watto_cobrabadmonk
  • Reply 4 of 16
    calicali Posts: 2,909member
    mac_128 said:
    I'm confused, how does Fitbit getting a deal on Pebble reflect fitbit's struggles against the Apple Watch? I understand how it reflects pebbles struggles, and I understand how Fitbit has their own troubles, but that first sentence seems like a non-sequitur ...
    Took me a while also but think about it, FitBit initially planned to pay more but their cash on hand is dissipating before their eyes. This is why they payed 15 million a while back for Vector but only a few million more for the much more popular Pebble, they can't afford as much now. 

    Still not bad for Pebble founders considering they had nothing a few years ago.

    This is scary or Fitbit and it seems Apple has no competition in this space.

    Remember, every market Apple enters they have a new competitor so I don't believe droid is it. 

    watto_cobra
  • Reply 5 of 16
    tjwolftjwolf Posts: 105member
    adm1 said:
    I don't really think the fitbit line is comparable to the apple watch, maybe the Blaze is the closest thing since it can do some phone notifications but I doubt any apple watch buyers would have otherwise went for a fitbit had the apple watch not been released.
    What makes you say that?  I would think the opposite - if I (and most of the people I know) hadn't been aware of the upcoming Apple Watch, I would have definitely bought a Fitbit (or other fitness tracker).  The problem for Fitbit is that smartwatches do more than Fitness trackers (the obvious analogy here is that smartphones did more than  flip phones in 2007).  Most folks prefer to wear just one thing on their wrist, so might as well make it the more capable thing (never mind that most folks would prefer charging one thing vs. two).  In my opinion, fitness trackers' days are numbered - they simply can't compete with the much larger set of capabilities unlocked by wearing a smartwatch.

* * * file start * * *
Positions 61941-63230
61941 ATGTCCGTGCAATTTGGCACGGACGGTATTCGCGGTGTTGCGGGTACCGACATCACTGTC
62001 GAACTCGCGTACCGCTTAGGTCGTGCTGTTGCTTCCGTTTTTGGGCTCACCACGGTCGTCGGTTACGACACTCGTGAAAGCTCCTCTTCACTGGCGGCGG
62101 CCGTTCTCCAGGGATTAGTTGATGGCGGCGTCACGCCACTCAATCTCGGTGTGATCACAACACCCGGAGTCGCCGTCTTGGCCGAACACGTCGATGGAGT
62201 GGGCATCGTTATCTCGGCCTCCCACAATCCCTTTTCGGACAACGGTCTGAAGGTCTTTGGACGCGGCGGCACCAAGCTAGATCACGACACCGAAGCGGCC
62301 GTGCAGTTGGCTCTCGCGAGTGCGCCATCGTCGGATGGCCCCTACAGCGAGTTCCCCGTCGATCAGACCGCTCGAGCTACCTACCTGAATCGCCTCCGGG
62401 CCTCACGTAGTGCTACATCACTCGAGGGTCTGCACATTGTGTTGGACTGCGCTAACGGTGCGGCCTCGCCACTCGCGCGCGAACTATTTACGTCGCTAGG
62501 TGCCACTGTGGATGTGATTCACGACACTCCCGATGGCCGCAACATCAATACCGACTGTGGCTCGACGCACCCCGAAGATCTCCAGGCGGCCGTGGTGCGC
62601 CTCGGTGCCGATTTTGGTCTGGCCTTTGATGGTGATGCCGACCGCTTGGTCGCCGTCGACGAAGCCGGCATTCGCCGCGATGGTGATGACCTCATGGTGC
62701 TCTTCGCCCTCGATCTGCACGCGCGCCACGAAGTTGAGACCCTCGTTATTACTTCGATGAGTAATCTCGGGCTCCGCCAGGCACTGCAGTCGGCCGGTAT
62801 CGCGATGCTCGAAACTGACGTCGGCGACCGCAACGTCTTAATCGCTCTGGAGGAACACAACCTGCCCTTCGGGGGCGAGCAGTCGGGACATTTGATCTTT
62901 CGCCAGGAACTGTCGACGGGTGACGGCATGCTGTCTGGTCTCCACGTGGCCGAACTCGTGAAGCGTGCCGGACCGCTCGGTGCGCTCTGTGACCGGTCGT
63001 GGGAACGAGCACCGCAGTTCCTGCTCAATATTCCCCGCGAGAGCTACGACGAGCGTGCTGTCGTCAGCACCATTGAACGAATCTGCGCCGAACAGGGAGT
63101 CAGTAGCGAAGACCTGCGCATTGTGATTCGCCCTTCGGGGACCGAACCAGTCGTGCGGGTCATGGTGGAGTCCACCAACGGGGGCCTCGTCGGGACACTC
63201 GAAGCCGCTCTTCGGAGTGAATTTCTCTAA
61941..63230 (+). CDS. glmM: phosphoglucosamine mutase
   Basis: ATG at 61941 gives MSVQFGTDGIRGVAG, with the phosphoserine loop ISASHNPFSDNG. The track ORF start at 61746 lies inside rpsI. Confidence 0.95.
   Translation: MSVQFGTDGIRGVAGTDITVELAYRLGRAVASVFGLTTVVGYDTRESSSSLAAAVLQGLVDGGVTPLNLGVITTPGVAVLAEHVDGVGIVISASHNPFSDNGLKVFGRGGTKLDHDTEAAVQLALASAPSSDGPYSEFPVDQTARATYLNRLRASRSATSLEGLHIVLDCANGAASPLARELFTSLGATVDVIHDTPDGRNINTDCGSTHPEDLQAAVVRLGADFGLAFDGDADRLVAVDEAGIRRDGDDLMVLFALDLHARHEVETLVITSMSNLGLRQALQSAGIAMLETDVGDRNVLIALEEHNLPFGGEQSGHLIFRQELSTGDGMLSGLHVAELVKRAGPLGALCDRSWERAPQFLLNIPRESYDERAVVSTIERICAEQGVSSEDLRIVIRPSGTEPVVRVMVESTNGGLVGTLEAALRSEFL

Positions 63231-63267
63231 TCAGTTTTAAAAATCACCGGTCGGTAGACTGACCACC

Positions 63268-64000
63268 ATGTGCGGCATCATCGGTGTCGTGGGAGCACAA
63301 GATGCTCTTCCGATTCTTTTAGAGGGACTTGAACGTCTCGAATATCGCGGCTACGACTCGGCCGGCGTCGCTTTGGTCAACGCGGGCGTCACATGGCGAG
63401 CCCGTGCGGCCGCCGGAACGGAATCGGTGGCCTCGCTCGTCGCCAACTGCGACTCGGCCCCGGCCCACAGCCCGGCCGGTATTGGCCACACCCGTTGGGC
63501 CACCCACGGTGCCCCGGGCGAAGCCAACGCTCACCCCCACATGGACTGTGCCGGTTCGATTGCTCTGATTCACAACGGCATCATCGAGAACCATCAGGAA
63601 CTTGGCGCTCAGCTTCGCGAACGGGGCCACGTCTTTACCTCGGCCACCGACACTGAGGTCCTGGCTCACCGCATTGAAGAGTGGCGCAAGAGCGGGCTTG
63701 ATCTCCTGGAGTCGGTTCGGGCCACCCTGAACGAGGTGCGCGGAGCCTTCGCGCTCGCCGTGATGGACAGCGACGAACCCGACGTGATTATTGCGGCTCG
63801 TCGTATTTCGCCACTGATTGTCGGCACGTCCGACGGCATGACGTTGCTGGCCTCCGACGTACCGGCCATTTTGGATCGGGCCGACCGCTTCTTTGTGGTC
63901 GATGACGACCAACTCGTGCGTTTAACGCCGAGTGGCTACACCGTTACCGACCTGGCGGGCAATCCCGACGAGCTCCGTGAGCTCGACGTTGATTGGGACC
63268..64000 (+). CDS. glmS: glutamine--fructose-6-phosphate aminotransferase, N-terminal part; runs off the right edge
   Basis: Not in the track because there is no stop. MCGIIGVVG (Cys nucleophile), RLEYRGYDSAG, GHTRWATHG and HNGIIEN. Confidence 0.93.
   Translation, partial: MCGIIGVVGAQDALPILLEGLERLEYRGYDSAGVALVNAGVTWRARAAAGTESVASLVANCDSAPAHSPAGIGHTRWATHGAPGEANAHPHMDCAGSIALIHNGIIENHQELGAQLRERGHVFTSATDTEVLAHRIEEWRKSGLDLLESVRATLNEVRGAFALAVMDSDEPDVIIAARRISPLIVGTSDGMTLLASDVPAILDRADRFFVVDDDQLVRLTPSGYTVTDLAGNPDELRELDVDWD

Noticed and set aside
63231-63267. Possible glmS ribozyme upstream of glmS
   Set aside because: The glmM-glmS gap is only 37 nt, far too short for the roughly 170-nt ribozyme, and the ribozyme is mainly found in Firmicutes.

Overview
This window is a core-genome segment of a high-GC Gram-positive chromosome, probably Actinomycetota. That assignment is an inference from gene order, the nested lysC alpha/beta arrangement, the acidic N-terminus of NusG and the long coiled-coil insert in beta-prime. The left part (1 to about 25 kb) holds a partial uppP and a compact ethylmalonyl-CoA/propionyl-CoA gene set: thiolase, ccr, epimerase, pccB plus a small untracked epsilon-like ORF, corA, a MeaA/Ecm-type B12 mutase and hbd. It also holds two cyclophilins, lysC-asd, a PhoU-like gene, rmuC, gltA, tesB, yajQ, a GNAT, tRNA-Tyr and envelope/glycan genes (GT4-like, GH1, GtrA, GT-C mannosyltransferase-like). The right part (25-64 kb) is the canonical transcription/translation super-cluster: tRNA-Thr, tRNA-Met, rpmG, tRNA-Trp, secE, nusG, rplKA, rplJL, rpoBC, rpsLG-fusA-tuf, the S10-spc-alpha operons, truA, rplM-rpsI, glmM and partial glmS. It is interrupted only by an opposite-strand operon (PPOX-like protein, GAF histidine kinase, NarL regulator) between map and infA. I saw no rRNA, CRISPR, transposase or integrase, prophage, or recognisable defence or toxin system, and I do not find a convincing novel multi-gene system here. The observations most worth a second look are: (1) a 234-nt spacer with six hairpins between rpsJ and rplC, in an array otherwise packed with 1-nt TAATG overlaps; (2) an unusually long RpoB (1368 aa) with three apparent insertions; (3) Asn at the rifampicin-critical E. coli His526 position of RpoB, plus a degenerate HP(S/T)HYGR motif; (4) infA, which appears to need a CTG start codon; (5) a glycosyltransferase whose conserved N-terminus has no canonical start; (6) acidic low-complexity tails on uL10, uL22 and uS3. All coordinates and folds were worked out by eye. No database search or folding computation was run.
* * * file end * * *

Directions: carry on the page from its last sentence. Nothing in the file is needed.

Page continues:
lostkiwicaliwatto_cobra
  • Reply 6 of 16
    boredumbboredumb Posts: 1,319member
    tjwolf said:
    adm1 said:
    I don't really think the fitbit line is comparable to the apple watch, maybe the Blaze is the closest thing since it can do some phone notifications but I doubt any apple watch buyers would have otherwise went for a fitbit had the apple watch not been released.
    I would think the opposite - if I (and most of the people I know) hadn't been aware of the upcoming Apple Watch, I would have definitely bought a Fitbit (or other fitness tracker). 
    Umm, I believe that that IS what adm1 said...
  • Reply 7 of 16
    boredumbboredumb Posts: 1,319member

    cali said:
    mac_128 said:
    I'm confused, how does Fitbit getting a deal on Pebble reflect fitbit's struggles against the Apple Watch? I understand how it reflects pebbles struggles, and I understand how Fitbit has their own troubles, but that first sentence seems like a non-sequitur ...
    Took me a while also but think about it, FitBit initially planned to pay more but their cash on hand is dissipating before their eyes. This is why they payed 15 million a while back for Vector but only a few million more for the much more popular Pebble, they can't afford as much now. 
    It might also reflect a waning optimism that the Pebble acquisition would actually constitute that much help in combating Apple Watch...
    caliwatto_cobra
  • Reply 8 of 16
    tjwolf said:
    adm1 said:
    I don't really think the fitbit line is comparable to the apple watch, maybe the Blaze is the closest thing since it can do some phone notifications but I doubt any apple watch buyers would have otherwise went for a fitbit had the apple watch not been released.
    What makes you say that?  I would think the opposite - if I (and most of the people I know) hadn't been aware of the upcoming Apple Watch, I would have definitely bought a Fitbit (or other fitness tracker).  The problem for Fitbit is that smartwatches do more than Fitness trackers (the obvious analogy here is that smartphones did more than  flip phones in 2007).  Most folks prefer to wear just one thing on their wrist, so might as well make it the more capable thing (never mind that most folks would prefer charging one thing vs. two).  In my opinion, fitness trackers' days are numbered - they simply can't compete with the much larger set of capabilities unlocked by wearing a smartwatch.